in favour of the economic entity approach without having undertaken research or other analysis
that supports a conclusion that the economic entity approach provides more decision-useful
information to financial statement users.




MV/288                                                                                                  8
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                                                                                    KPMG IFRG Limited
                                                              Consolidated Financial Statements, Including
                                                   Accounting and Reporting of Noncontrolling Interests in
                                                   Subsidiaries, Proposed Replacement of ARB No. 51 (File
                                                                                 Reference No. 1205-001)
                                                                                          28 October 2005




2.1.1.3 KPMG’s Proposed Approach to Business Combinations
As noted above, we recognize and support the Boards’ efforts to achieve a converged solution to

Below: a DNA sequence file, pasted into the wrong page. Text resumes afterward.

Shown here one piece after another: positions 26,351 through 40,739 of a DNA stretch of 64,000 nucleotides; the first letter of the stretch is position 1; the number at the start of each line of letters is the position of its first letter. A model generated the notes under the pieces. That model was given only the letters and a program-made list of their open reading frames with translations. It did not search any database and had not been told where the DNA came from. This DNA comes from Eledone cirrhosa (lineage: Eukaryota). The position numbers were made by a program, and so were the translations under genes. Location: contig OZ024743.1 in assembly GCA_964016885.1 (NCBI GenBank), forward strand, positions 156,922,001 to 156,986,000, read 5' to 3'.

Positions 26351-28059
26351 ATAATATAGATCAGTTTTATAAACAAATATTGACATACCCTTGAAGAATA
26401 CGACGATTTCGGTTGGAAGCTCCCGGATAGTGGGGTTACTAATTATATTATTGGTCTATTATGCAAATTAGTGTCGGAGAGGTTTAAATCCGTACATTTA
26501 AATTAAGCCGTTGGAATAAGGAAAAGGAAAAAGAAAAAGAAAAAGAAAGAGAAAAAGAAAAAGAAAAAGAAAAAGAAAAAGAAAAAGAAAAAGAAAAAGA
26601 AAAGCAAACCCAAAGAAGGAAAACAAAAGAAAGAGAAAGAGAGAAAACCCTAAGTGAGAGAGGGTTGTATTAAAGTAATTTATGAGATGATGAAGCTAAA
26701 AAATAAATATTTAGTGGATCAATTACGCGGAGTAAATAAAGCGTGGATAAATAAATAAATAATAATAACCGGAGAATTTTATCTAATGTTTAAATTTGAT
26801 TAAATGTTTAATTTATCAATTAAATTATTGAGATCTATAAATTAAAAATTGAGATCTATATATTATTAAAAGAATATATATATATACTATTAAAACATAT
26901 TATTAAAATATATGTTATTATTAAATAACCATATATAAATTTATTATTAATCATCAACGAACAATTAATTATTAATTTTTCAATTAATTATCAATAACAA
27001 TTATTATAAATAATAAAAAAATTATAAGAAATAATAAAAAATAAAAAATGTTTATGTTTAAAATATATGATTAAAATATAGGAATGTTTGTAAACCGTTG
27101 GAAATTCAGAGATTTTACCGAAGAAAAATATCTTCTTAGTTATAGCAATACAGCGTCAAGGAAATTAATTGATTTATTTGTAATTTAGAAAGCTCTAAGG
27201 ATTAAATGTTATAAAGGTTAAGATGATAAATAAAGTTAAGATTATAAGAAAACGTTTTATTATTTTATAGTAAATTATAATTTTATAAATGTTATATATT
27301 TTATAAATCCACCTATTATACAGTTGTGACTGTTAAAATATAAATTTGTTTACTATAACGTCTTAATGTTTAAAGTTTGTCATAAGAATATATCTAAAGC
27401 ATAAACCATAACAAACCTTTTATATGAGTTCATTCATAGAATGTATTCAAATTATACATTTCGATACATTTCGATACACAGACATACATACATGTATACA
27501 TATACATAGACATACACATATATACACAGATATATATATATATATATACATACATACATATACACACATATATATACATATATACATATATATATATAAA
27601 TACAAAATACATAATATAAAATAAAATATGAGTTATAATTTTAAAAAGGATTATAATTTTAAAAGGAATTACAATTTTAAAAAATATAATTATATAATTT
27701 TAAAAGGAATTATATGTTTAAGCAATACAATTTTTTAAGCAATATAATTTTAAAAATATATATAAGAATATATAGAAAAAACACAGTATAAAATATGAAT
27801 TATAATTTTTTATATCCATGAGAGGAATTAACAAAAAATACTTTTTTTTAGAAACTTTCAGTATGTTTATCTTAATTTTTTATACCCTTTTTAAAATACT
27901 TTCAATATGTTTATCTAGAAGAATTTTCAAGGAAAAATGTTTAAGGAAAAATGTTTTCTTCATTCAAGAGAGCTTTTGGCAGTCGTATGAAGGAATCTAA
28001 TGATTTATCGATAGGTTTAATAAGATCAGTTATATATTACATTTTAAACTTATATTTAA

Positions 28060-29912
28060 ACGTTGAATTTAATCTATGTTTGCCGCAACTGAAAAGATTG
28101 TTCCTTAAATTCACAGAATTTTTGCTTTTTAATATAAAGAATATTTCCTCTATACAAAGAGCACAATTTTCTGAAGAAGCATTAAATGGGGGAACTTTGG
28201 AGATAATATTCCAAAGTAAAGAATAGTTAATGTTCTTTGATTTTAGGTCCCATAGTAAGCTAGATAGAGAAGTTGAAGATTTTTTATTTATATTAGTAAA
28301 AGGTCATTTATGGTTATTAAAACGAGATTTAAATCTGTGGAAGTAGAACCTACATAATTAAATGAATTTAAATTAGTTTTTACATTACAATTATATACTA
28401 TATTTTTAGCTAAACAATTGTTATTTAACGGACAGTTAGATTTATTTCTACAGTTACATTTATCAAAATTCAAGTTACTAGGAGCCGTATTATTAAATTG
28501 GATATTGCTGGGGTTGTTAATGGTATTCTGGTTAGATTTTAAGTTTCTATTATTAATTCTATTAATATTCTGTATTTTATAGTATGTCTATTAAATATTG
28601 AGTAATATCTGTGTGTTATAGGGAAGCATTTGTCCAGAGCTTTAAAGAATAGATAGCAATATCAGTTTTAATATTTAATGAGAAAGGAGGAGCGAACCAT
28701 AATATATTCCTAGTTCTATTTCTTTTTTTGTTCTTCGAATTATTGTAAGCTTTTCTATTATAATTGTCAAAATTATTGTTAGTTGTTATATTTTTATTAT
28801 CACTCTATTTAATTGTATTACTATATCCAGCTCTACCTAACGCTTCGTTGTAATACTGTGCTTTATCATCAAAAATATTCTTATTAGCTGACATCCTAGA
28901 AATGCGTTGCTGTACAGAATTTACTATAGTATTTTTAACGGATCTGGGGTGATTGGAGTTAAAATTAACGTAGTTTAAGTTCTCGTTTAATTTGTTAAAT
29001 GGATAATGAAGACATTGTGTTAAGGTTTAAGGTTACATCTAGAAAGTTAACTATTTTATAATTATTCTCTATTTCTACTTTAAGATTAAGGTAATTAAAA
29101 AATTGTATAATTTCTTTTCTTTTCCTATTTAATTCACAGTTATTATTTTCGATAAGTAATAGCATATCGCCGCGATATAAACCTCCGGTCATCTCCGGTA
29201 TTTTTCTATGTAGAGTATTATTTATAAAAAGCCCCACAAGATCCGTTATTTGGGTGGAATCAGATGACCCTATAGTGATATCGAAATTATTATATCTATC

the accounting for business combinations and noncontrolling interests. As described in the
opening to our comment letter, we propose that the Boards adopt a converged model based in
large part on the current IFRS 3, with certain improvements to address existing practice issues
associated with its application. We believe this approach will meet the key objectives of the
Boards, including improving financial reporting for business combinations and achieving
international convergence. Additionally, while we acknowledge that this project is not a short-
term convergence project, this approach is nonetheless consistent with the approach used by the
Boards for short-term convergence, whereby the most recent standard becomes the basis for
improvements and convergence.
From a US GAAP perspective, we believe an approach based on current IFRS 3 would
represent an improvement over the current business combinations accounting model in
Statement 141 because:

•   It provides a basis to achieve a converged solution with IFRS;

•   Upon acquisition of control, all identifiable assets and liabilities would be recognized at
    their fair values rather than using the “mixed” cost/fair value model that exists currently
    under Statement 141. Consistent with the fact that goodwill is the “residual amount”, any
    difference at the date of exchange between the purchase price and the acquirer’s ownership
    interest in the fair value of the identifiable net assets acquired would be recognized as
    goodwill;